Workiva's Growth Picks Up, but Losses Grow
Enterprise software provider Workiva (NYSE: WK) reported its third-quarter results after the market closed on Nov. 7. Revenue growth picked up a bit compared to the second quarter, but rising costs drove the company's losses higher. Workiva's push to win enterprisewide contracts for its Wdesk platform is slowing down growth, but the company sees its product as unique among competitors with narrower focuses. Here's what investors need to know about Workiva's third-quarter results.
Workiva results: The raw numbers
What happened with Workiva this quarter?
- Subscription and support revenue increased by 19.3% year over year to $43.2 million, while professional services revenue rose 4.5% to $8.9 million.
- Workiva had 2,991 customers at the end of the third quarter, up 295 in the past year, and up 83 since the end of the second quarter.
- Workiva's revenue retention rate was 96.5% excluding add-on revenue, and 108.6% including add-on revenue. This compares to 96.1% and 106%, respectively, during the second quarter. Change in seats purchased and seat prices for existing customers is considered add-on revenue.
- GAAP operating expenses increased by 16.7% year over year to $50.2 million, with research and development spending soaring 22.2% to $17.5 million.
- Operating cash flow was $5.2 million, up from $2.8 million in the prior-year period.
Workiva provided the following guidance for the fourth quarter and the full year:
- Fourth-quarter revenue is expected between $53 million and $53.4 million, up from $46.4 million in the fourth quarter of last year.
- Fourth-quarter non-GAAP net loss is expected between $0.22 and $0.23 per share.
- Full-year revenue is expected between $206.4 million and $206.8 million, up from $178.6 million in 2016.
- Full-year non-GAAP net loss is expected between $0.63 and $0.64 per share.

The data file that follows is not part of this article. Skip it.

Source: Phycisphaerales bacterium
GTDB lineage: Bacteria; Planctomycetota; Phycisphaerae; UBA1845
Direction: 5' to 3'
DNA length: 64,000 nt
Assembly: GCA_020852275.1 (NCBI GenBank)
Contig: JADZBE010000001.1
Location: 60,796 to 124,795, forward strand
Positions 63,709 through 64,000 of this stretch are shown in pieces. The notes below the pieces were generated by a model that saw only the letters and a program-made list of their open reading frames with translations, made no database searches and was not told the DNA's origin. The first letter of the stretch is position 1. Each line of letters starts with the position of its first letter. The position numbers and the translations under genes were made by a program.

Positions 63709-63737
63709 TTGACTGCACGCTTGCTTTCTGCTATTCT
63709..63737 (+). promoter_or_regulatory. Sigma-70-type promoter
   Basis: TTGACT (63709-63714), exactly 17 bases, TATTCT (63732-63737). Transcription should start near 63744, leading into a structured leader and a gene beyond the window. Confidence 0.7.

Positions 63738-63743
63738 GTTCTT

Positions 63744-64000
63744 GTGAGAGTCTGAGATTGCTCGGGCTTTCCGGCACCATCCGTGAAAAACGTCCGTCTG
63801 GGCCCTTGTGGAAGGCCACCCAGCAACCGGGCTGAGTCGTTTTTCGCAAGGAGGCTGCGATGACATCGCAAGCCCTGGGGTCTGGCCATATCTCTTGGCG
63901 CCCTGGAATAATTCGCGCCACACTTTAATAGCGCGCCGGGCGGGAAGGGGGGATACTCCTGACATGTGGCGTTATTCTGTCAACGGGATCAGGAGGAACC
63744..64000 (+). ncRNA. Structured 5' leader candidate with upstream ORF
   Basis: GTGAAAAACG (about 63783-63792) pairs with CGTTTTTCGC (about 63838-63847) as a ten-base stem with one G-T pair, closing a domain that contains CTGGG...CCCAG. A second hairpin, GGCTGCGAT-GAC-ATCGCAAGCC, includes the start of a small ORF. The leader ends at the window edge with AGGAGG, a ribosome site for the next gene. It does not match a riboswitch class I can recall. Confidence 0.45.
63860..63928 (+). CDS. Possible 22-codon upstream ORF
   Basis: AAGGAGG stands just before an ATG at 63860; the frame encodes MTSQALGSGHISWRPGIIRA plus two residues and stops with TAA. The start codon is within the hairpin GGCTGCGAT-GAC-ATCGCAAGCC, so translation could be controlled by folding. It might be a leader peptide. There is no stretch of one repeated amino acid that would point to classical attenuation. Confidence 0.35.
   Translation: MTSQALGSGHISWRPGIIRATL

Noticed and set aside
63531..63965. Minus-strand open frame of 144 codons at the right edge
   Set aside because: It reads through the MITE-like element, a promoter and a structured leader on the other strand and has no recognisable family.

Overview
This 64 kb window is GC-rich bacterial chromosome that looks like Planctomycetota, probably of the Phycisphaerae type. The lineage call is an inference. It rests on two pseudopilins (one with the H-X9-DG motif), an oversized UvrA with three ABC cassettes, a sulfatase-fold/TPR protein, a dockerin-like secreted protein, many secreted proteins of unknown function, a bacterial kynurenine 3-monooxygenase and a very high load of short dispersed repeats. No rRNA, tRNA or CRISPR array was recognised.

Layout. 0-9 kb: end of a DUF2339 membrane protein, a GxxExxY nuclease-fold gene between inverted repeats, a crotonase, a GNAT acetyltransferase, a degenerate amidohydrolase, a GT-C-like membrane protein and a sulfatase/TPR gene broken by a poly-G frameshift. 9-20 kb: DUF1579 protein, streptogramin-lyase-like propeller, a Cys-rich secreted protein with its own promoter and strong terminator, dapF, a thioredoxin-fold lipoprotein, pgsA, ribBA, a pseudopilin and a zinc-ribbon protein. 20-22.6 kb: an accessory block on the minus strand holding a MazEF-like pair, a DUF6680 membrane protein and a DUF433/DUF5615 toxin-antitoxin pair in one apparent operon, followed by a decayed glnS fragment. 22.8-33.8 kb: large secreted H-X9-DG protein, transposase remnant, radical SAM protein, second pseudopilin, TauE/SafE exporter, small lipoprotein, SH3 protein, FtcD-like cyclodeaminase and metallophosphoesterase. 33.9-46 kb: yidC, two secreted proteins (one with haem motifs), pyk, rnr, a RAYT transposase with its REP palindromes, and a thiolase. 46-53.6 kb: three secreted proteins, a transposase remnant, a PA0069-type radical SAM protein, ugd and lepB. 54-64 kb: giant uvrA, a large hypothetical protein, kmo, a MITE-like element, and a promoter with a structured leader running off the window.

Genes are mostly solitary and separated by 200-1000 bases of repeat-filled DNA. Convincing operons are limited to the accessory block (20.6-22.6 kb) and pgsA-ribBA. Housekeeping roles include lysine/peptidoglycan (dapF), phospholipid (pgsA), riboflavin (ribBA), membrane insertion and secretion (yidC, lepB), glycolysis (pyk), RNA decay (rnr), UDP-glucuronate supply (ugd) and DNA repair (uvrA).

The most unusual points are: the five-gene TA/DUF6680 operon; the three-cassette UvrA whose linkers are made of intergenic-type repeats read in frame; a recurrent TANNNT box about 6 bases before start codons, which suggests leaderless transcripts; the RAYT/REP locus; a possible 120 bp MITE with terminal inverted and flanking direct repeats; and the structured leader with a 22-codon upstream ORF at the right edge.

What management had to say
CEO Matthew Rizai gave a few examples during the conference call of how its customers are using Wdesk:
President and COO Martin Vanderploeg commented on the uniqueness of the company's approach: "We're not seeing any competition that's building a generalized platform like we are for the CFO office, as Stuart talked about. In some of the use case areas where our platform is being used for, we see competitors traditional on-premise and we see some new cloud competitors, but we have yet to see anybody developing a platform remotely similar to ours."
Workiva's operating expenses rose faster than revenue during the third quarter, pushing the bottom line deeper into the red. Much of that increase was due to R&D, with sales and marketing spending up just 6% year over year. For the first nine months of 2017, sales and marketing spending was down slightly, driven in part by Workiva's strategy of forming partnerships.
The company's guidance calls for similar growth, and similar losses, during the fourth quarter. Workiva's platform strategy differentiates it from its competitors, but it's led to slower growth. The company is hoping that this platform push pays off in the long run.
10 stocks we like better than WorkivaWhen investing geniuses David and Tom Gardner have a stock tip, it can pay to listen. After all, the newsletter they have run for over a decade, Motley Fool Stock Advisor, has tripled the market.*
David and Tom just revealed what they believe are the 10 best stocks for investors to buy right now... and Workiva wasn't one of them! That's right -- they think these 10 stocks are even better buys.
Click here to learn about these picks!
*Stock Advisor returns as of November 6, 2017
Timothy Green has no position in any of the stocks mentioned. The Motley Fool recommends Workiva. The Motley Fool has a disclosure policy.